Japan is a country famous for its imaginative seasonal and local festivals and the Inukko Matsuri, in Japan’s icy north, is just one of the reasons for that reputation.
Every year, on the second weekend of February, the centre of Yuzawa City, Akita Prefecture – on the west coast of the northern Tohoku region – comes alive as local people erect an array of snow sculptures, most of them depicting shrines… and dogs.
Whether you are an animal lover or not, walking around the town you’ll find quite a sight, particularly during the evening, when the statues are illuminated and fireworks blast off in the background.
The customs behind the festival – and the reasons for those dogs – date back to the early Edo Period (around 380 years ago), when locals decorated the entrances to their houses and shops with statuettes of man’s best friend (and cranes and tortoises) made from rice flour, or mochi, as charms to ensure local bandits, who had attacked homes in broad daylight but who the area’s feudal lord had killed or banished, did not return.
The modern-day tradition is to build snow statues in front of snow shrines outside Yuzawa station, where people pray for protection from wrongdoing as well as for a successful harvest.
The Akita dog is said to be strong, independent, aloof with strangers but very affectionate and loyal to family members. One of the most famous examples is Hachiko, who continued to wait for his master’s arrival at the station everyday for nine years after he had died; you’ll know his tale if you have ever met someone at Shibuya station back here in Tokyo.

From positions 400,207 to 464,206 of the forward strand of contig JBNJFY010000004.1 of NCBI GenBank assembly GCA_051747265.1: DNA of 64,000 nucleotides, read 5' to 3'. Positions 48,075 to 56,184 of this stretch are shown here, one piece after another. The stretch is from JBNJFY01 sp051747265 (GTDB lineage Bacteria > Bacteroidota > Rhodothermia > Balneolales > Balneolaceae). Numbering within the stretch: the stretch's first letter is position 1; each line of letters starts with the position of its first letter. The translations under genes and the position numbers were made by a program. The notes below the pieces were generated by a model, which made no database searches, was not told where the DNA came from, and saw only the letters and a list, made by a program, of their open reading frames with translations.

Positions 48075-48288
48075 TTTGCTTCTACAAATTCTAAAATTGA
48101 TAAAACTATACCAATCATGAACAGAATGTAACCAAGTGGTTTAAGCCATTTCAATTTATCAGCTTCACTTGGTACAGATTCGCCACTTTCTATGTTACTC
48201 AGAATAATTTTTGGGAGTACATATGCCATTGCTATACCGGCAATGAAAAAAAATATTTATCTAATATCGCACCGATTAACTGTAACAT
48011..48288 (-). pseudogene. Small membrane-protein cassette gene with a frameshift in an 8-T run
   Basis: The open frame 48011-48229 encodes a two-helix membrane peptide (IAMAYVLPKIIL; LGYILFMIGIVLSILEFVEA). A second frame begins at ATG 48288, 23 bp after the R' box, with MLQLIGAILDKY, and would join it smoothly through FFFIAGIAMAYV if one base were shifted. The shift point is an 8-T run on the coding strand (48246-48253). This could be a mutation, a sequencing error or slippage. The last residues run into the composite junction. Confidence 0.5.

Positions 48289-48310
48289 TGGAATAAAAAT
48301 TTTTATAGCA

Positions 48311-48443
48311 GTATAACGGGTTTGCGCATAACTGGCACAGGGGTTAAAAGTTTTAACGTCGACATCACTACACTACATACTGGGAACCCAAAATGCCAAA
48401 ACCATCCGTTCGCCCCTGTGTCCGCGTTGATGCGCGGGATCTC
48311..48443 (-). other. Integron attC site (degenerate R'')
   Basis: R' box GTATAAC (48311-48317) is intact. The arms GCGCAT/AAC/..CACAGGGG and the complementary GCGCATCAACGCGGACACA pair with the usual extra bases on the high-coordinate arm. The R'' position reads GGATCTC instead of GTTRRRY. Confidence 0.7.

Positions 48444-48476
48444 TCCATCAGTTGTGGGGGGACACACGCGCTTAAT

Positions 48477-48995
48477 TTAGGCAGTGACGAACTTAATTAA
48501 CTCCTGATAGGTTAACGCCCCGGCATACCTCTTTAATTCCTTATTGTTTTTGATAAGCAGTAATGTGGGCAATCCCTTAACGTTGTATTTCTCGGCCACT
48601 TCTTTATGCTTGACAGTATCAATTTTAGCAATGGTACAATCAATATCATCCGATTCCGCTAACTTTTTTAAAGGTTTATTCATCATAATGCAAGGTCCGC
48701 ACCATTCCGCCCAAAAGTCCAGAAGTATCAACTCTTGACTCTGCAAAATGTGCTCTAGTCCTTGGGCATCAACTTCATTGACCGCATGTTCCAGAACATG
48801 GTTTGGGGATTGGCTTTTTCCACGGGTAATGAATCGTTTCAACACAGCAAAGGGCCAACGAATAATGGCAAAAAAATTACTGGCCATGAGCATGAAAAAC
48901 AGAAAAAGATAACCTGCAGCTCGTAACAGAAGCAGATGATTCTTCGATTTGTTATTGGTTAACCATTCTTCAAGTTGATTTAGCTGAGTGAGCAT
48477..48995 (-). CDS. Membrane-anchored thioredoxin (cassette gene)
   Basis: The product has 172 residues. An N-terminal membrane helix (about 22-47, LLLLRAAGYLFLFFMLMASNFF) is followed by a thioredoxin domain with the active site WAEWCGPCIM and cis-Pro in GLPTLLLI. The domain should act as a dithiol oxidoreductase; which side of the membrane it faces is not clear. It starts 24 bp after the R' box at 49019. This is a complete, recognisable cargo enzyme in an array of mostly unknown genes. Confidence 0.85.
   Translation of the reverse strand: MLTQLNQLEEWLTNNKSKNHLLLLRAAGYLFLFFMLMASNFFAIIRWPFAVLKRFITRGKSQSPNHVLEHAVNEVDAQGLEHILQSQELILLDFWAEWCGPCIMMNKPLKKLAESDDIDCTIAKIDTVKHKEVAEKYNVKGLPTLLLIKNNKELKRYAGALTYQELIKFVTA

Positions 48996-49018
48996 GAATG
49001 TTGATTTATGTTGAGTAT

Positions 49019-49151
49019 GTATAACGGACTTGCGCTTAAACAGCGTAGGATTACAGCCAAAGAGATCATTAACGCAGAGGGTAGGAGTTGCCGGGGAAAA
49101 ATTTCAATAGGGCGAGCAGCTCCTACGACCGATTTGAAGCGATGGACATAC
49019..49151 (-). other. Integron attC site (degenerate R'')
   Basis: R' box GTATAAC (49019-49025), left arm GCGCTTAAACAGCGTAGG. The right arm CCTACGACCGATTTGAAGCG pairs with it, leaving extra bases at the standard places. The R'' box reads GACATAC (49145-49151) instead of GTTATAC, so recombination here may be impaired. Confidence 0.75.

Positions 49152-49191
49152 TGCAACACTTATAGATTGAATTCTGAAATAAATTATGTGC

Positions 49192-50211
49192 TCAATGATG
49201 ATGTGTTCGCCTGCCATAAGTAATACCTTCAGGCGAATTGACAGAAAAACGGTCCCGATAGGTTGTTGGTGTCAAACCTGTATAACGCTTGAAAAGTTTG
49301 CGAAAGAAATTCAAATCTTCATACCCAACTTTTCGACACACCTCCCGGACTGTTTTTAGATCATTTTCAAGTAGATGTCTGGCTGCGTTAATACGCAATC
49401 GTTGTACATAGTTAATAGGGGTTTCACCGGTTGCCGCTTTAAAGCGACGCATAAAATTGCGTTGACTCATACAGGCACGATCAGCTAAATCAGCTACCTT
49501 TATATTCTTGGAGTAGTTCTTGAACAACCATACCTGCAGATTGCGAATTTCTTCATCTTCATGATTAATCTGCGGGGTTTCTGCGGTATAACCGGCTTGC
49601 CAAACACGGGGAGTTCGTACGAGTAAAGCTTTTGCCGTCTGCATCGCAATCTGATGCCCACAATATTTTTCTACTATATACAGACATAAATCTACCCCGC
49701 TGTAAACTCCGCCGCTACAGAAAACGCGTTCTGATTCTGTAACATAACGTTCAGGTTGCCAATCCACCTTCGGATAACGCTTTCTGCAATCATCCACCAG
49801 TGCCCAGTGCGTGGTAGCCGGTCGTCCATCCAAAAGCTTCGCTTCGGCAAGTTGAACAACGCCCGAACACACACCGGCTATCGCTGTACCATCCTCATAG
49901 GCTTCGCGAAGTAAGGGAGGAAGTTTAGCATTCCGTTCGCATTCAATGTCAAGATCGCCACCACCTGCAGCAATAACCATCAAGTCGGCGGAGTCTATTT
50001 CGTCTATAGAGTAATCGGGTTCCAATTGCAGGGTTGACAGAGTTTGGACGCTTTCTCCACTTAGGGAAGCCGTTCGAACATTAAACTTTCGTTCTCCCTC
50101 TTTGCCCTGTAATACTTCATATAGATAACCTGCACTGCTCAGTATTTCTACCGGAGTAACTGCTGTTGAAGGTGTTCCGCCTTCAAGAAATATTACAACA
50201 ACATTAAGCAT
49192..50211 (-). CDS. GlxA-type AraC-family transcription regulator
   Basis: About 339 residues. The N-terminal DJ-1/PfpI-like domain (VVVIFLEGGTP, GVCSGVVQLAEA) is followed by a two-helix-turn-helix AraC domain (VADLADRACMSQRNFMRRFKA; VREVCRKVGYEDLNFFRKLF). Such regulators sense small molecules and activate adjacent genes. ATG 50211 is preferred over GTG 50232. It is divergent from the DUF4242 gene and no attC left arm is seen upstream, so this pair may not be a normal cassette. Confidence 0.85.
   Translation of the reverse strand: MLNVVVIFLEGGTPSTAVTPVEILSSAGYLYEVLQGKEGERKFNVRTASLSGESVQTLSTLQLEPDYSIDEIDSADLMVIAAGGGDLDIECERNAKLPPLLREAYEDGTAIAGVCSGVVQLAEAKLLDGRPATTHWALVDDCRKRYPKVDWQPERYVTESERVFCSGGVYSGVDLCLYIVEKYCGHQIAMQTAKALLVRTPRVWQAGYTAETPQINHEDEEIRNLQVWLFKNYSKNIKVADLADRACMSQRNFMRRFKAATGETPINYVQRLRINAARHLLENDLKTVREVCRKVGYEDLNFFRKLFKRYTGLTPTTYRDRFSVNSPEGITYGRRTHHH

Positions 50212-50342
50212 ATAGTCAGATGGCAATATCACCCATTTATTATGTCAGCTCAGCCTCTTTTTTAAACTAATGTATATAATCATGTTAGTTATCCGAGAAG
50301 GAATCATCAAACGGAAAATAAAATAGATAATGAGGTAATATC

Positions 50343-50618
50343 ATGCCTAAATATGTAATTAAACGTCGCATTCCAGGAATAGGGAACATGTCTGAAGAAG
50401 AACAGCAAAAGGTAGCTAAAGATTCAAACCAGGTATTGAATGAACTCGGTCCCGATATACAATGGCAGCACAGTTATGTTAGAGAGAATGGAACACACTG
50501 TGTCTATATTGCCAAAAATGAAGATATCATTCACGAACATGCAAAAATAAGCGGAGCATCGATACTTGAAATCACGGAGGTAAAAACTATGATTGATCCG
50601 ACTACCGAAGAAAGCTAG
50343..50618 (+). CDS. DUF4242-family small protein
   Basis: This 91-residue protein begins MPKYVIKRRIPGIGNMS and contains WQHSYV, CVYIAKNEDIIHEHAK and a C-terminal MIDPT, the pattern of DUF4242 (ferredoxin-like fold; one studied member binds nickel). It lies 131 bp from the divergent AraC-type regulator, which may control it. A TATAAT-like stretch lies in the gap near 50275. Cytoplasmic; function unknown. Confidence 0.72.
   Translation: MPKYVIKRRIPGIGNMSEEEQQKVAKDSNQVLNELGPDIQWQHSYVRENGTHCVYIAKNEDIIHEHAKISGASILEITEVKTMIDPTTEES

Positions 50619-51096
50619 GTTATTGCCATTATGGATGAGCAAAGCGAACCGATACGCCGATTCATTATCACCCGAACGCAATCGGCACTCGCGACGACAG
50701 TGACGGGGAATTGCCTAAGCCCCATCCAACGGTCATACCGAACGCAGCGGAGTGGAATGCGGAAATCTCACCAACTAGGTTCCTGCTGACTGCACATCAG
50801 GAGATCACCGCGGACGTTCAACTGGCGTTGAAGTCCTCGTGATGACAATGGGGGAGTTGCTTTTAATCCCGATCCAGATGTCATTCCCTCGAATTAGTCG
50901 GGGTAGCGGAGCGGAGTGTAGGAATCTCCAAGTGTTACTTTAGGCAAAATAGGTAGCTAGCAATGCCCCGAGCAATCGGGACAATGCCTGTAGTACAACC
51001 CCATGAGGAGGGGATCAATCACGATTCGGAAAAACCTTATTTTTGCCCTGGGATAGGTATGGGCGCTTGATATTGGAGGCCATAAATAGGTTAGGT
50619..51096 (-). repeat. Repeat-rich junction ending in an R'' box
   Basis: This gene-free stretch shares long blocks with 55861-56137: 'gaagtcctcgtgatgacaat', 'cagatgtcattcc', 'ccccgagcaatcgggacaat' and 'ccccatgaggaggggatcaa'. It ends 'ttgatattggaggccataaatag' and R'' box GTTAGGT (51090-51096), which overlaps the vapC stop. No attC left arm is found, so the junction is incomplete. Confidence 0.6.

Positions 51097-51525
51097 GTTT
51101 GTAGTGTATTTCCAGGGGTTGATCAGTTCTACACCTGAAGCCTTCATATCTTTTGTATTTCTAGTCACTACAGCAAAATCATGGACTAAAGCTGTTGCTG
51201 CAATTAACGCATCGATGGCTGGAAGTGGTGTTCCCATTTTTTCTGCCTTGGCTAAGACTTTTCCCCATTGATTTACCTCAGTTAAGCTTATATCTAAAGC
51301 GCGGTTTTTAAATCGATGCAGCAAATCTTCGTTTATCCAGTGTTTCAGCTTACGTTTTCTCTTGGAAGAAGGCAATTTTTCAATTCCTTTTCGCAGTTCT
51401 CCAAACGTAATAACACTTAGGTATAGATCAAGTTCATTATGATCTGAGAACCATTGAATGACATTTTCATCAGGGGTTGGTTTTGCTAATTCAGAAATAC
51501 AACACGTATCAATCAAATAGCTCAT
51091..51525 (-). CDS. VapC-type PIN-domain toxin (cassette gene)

The festival is not just a celebration of the Akita dog, however. In front of the main shrine, known as Inukko Jinja, a Shinto Priest blesses a number of canines that represent dog breeds from other prefectures. It is one of a number of rituals that takes place at the event and always attracts a large crowd.
On top of that there are traditional carnival games, a taiko drum performance and the firework display in the evening, which is definitely worth staying around for. The illuminated snow shrines at that time give the park an almost magical feel.
You can spend a weekend visiting the site while also hitting the slopes in other parts of Akita, a prefecture famed for excellent snow conditions and ski resorts with stunning surroundings near Lake Tazawa.
With some fantastic hotels, therapeutic hot springs – those at Akinomiya and Oyasu are particularly well-loved – amazing scenery and fun festivals, Akita makes for an excellent weekend, or slightly longer, getaway from Tokyo.
Even in winter, though, the prefecture is not all about snow. In fact, the area is protected on three sides by mountains, which means some crops that are impossible to grow elsewhere in Tohoku due to the cold pacific winds (known as the yamase) can thrive.
Local cuisine will intrigue as well as make your mouth water: one tradition is to drop a smoldering rock from the fire into a cold broth of seafood to create a sizzling dish, brimming with flavour. Local records – the Inaniwa Kohin Jiseki-shi – show that udon noodles have been on the menu since before 1661 and people from Akita are very proud of Inaniwa Udon, which has gained great popularity all over Japan.
If you needed any more persuading, the most beautiful girls in Japan are said to come from the area, though by whom and how that is decided is anyone’s guess…
Text by Matthew Hernon
Details and getting there: Inukko Matsuri 2013 is on February 9th and 10th (Sat-Sun). The festival is in the area just outside the station.